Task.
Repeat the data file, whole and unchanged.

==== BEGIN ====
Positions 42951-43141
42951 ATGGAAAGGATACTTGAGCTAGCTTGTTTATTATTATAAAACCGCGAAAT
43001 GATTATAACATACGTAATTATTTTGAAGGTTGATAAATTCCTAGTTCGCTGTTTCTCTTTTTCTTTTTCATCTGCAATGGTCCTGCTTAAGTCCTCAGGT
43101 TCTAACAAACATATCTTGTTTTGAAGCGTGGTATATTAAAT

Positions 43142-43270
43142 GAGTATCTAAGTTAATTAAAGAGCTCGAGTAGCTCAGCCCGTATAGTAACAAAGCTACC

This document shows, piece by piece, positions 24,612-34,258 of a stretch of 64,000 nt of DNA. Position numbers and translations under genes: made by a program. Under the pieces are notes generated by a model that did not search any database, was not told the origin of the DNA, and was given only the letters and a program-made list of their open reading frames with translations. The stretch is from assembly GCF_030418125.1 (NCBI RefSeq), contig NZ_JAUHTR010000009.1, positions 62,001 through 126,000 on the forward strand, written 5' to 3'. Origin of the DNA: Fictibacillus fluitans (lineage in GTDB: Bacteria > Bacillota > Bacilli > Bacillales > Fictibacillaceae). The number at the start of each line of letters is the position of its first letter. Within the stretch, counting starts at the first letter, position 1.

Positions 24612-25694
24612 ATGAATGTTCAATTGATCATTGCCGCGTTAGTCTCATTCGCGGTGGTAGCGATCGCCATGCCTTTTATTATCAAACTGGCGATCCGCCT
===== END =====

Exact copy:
Positions 42951-43141
42951 ATGGAAAGGATACTTGAGCTAGCTTGTTTATTATTATAAAACCGCGAAAT
43001 GATTATAACATACGTAATTATTTTGAAGGTTGATAAATTCCTAGTTCGCTGTTTCTCTTTTTCTTTTTCATCTGCAATGGTCCTGCTTAAGTCCTCAGGT
43101 TCTAACAAACATATCTTGTTTTGAAGCGTGGTATATTAAAT

Positions 43142-43270
43142 GAGTATCTAAGTTAATTAAAGAGCTCGAGTAGCTCAGCCCGTATAGTAACAAAGCTACC

This document shows, piece by piece, positions 24,612-34,258 of a stretch of 64,000 nt of DNA. Position numbers and translations under genes: made by a program. Under the pieces are notes generated by a model that did not search any database, was not told the origin of the DNA, and was given only the letters and a program-made list of their open reading frames with translations. The stretch is from assembly GCF_030418125.1 (NCBI RefSeq), contig NZ_JAUHTR010000009.1, positions 62,001 through 126,000 on the forward strand, written 5' to 3'. Origin of the DNA: Fictibacillus fluitans (lineage in GTDB: Bacteria > Bacillota > Bacilli > Bacillales > Fictibacillaceae). The number at the start of each line of letters is the position of its first letter. Within the stretch, counting starts at the first letter, position 1.

Positions 24612-25694
24612 ATGAATGTTCAATTGATCATTGCCGCGTTAGTCTCATTCGCGGTGGTAGCGATCGCCATGCCTTTTATTATCAAACTGGCGATCCGCCT